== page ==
The Importance of Environmental Justice Storytelling
Start Time & Date
In this presentation Samara will cover what it means for different marginalized communities to have self-determination over their Environmental Justice (EJ) narratives and how we can support such efforts. Specifically Samara will present case-studies from her work that center the Salish Sea bioregion. As an alum from WWU's College of the Environment, Samara will speak on the ways Raices Verdes and her EJ storytelling work was influenced by student organizing at the college. Raices Verdes is a multimedia storytelling platform dedicated to validating, archiving and sharing the experiences of racialized peoples reconnecting with their “green roots”. Green roots are defined as our ancestral connection to the earth that embodies our relationships with all living and spiritual beings.
Samara Almonte is part of the Michoacan diaspora, raised between the lakes and tierra caliente regions of Michoacan and occupied Coast Salish territory or the Pacific Northwest Coast. Samara identifies as a P’urhepecha descendant reconnecting with her ancestors, which has greatly influenced her work as storyteller and community developer. She grounds her work in a decolonial framework that uplifts Black and Indigenous self-determination. Samara holds a B.A in Urban Planning and Sustainability Development, with a specialization in Environmental Justice and Education, from Western Washington University. Samara is also a 2018-2019 Doris Duke Conservation Scholars Program alumni, from the University of Michigan.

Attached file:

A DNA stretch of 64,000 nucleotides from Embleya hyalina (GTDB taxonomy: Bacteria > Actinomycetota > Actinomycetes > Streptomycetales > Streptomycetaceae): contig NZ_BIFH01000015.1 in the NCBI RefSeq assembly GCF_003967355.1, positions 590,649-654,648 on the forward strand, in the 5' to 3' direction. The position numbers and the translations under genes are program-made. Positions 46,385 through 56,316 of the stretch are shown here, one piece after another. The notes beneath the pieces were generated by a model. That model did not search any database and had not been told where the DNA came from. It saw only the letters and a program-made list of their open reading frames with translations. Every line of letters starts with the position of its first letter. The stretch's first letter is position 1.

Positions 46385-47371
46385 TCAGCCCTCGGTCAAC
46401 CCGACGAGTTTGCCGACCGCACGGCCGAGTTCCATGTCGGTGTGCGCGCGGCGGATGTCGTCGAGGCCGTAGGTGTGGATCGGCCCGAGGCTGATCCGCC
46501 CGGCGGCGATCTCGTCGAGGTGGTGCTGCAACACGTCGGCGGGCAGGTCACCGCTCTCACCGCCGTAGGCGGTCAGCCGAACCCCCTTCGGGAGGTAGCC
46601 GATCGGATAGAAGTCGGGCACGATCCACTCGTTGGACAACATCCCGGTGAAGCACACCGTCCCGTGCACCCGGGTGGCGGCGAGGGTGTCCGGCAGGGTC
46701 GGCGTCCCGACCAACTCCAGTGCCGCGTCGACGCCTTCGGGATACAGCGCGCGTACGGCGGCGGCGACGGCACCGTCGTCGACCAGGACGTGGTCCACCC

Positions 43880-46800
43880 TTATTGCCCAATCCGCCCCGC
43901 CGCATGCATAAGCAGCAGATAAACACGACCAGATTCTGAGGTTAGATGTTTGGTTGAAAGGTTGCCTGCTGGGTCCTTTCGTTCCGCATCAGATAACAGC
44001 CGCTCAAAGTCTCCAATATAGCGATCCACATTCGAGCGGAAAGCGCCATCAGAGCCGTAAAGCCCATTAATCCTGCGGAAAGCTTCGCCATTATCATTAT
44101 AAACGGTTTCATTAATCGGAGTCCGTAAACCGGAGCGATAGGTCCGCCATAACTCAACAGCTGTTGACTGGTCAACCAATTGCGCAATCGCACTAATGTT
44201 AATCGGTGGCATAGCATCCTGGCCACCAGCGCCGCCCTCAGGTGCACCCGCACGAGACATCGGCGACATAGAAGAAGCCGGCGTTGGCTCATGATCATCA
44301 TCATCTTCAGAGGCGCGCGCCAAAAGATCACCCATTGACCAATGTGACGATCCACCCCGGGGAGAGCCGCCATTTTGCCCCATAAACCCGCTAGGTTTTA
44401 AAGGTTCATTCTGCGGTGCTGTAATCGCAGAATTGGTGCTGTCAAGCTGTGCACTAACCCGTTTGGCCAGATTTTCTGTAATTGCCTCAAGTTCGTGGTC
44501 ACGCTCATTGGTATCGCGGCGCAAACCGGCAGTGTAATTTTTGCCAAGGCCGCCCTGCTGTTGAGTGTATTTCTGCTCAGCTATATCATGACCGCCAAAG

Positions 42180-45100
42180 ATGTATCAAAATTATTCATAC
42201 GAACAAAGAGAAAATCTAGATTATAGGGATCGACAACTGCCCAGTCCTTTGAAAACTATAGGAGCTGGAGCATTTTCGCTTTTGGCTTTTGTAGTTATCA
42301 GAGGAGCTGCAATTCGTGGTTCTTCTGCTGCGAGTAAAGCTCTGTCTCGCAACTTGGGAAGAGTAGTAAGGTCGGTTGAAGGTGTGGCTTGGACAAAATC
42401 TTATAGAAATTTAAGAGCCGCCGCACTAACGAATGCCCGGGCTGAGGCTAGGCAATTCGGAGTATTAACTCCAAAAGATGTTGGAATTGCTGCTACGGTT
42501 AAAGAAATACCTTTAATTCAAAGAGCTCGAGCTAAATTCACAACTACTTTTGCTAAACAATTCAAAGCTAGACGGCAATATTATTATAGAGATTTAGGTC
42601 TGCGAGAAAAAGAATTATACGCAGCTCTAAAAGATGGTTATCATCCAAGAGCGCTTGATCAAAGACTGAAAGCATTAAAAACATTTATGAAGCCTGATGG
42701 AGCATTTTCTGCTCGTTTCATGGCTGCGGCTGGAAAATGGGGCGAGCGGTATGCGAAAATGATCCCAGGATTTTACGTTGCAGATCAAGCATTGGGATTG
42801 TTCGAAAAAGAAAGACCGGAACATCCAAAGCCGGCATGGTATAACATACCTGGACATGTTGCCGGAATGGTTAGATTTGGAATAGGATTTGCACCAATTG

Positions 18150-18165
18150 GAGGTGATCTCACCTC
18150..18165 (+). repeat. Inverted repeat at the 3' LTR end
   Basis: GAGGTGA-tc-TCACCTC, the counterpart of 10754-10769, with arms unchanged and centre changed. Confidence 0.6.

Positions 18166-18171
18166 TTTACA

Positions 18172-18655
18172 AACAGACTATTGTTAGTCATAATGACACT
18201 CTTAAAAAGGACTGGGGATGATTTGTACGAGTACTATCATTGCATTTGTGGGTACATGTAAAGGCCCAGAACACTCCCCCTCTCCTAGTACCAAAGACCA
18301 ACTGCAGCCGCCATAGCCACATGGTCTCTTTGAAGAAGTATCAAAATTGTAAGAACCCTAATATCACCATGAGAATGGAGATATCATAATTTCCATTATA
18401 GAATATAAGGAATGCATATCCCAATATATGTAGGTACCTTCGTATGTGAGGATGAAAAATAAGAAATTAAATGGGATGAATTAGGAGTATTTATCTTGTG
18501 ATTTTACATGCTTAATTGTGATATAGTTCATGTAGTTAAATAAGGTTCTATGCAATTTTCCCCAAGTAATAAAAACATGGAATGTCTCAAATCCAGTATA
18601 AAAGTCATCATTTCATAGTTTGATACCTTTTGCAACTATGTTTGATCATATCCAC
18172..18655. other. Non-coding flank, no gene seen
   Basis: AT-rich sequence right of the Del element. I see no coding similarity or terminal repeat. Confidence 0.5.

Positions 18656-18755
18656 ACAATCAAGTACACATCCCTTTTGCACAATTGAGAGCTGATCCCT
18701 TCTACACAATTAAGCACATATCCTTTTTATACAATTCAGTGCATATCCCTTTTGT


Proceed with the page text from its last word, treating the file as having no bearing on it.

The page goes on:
Location & Time
Presentations are held each Thursday at 4:30pm On-campus and ONLINE.
Due to the pandemic, the in-person presentations are not open to the public. However, the talks will be live-streamed ONLINE for the off-campus audience.